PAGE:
“A cold coming we had of it,
Just the worst time of the year
For a journey, and such a long journey”
Poetry and Epiphany
The Season of the Nativity lends itself to reading poetry. Think of the secular A Visit From St. Nicholas or any number of carols we find ourselves humming, even after the tree has come down. Epiphany, the end point of the Nativity story – and the beginning of Jesus’ story – also lends itself to poetry. Epiphany is somewhat elusive: do we celebrate the gifts of the Magi? Or the beginning of Jesus’ ministry? The spreading of God’s salvation to the gentiles? Likewise, Epiphany-based poems seem to skirt the issue; they reflect stars and light and possibly inner conversion, or focus simply on the gifts given to the Christ child.
T.S. Eliot’s The Journey of the Magi is different. It is the story of the journey to the Christ child and back again. But furthermore, it’s the story of what that journey does deep inside the poem’s narrator, one of the magi. Eliot published this (and other poems) around the holidays as a type of Christmas card, and in this case, during a period of deep religiosity around his conversion to Anglicanism. In writing about this poem, former Archbishop of Canterbury, Rowan Williams remarked, “Eliot never wanted to present religious faith as a nice cheerful answer to everyone’s questions, but as an inner shift so deep that you could hardly notice it, yet giving a new perspective on everything and a new restlessness in a tired and chilly world.”
In light of the Feast of the Epiphany, I suggest a reading of Eliot’s The Journey of the Magi. Here are a few suggestions:
Read it aloud!
This is not a challenging poem in meter or vocabulary. Read it once through silently and then read it aloud. A poem’s form contributes to its meaning, but that doesn’t mean that when reading it aloud you should pause at every line break. As you read, you’ll find yourself naturally pausing or coming to a full stop for a moment. Read slowly but without any affectation.
Consider what makes the poem?
Notice the form of the poem. It doesn’t rhyme, but it does have meter, or rhythm. Does it sound like anything else you’ve listened to? An interesting note: the first line is from a sermon by Lancelot Andrews, who lived and wrote at the same time as the King James Version of the Bible was being written.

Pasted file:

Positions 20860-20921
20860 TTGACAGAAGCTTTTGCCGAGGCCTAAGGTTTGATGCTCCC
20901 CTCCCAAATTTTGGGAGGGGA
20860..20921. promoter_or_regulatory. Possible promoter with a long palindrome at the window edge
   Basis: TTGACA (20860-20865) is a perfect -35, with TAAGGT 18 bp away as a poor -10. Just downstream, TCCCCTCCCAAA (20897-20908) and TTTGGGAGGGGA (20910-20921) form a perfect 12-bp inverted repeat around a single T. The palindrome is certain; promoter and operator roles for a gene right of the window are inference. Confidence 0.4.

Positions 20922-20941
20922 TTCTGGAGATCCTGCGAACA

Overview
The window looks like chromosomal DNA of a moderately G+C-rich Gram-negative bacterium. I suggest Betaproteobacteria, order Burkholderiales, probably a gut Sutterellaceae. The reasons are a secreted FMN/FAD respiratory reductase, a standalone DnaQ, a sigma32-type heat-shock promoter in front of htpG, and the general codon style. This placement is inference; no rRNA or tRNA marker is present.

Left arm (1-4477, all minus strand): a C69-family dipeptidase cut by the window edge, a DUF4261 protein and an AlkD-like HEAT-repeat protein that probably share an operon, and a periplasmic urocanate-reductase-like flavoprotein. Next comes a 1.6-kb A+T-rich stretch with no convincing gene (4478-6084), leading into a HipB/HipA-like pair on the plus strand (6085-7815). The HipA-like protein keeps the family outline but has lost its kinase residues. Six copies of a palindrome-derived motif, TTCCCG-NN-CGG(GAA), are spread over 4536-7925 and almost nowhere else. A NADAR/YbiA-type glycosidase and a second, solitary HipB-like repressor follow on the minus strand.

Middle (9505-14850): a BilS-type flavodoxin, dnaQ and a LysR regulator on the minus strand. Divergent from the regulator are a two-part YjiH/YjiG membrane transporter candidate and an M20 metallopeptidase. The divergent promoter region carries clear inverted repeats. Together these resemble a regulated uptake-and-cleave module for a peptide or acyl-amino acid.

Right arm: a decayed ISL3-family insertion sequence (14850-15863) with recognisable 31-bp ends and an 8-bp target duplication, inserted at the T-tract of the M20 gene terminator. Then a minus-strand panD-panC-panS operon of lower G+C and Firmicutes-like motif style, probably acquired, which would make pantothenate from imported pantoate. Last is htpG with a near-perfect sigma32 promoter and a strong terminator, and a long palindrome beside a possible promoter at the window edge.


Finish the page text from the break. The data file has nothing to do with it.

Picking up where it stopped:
The poem is in three stanzas. What is it about each stanza that is different? Why did the poet choose to divide it in this manner? In each stanza, what changes do you notice in form, in wording, or in the action? I am struck by the last word in each stanza: folly, satisfactory, death. Where does this journey lead the narrator?
What makes you wonder?
These are the types of questions we might ask ourselves after reading a passage of scripture. Did anything bring you up short? How did you feel when you had finished the poem? Did you feel differently if you read it aloud or silently? How would you feel if you were on this journey? I often feel I should be seeing this poem, rather than hearing it, particularly the middle stanza, where it appears Eliot is describing an 18th century painting of the magi’s journey.
The Journey Of The Magi by T.S. Eliot
A cold coming we had of it,
Just the worst time of the year
For a journey, and such a long journey:
The ways deep and the weather sharp,
The very dead of winter.’
And the camels galled, sorefooted, refractory,
Lying down in the melting snow.
There were times we regretted
The summer palaces on slopes, the terraces,
And the silken girls bringing sherbet.
Then the camel men cursing and grumbling
and running away, and wanting their liquor and women,
And the night-fires going out, and the lack of shelters,
And the cities hostile and the towns unfriendly
And the villages dirty and charging high prices:
A hard time we had of it.
At the end we preferred to travel all night,
Sleeping in snatches,
With the voices singing in our ears, saying
That this was all folly.
Then at dawn we came down to a temperate valley,
Wet, below the snow line, smelling of vegetation;
With a running stream and a water-mill beating the darkness,
And three trees on the low sky,
And an old white horse galloped away in the meadow.
Then we came to a tavern with vine-leaves over the lintel,
Six hands at an open door dicing for pieces of silver,
And feet kicking the empty wine-skins.
But there was no information, and so we continued
And arriving at evening, not a moment too soon
Finding the place; it was (you might say) satisfactory.
All this was a long time ago, I remember,
And I would do it again, but set down
This set down
This: were we led all that way for
Birth or Death? There was a Birth, certainly
We had evidence and no doubt. I had seen birth and death,
But had thought they were different; this Birth was
Hard and bitter agony for us, like Death, our death.
We returned to our places, these Kingdoms,
But no longer at ease here, in the old dispensation,
With an alien people clutching their gods.
I should be glad of another death.
T.S. Eliot, Collected Poems, 1909-1962 (Harcourt Brace Jovanovich, 1991). This poem has been shared here under fair use guidelines provided by The Poetry Foundation. To hear T.S. Elliot read his poem aloud, go to this link: Journey of the Magi from Poetry Archive
Rowan Williams quote from his guided tour found at The Poetry Archive.
Charlotte Hand Greeson shares her passion for formation as a manager, editor, and writer for Building Faith. She currently lives in California. She will be reading the Journey of the Magi aloud with her family this Feast of the Epiphany.
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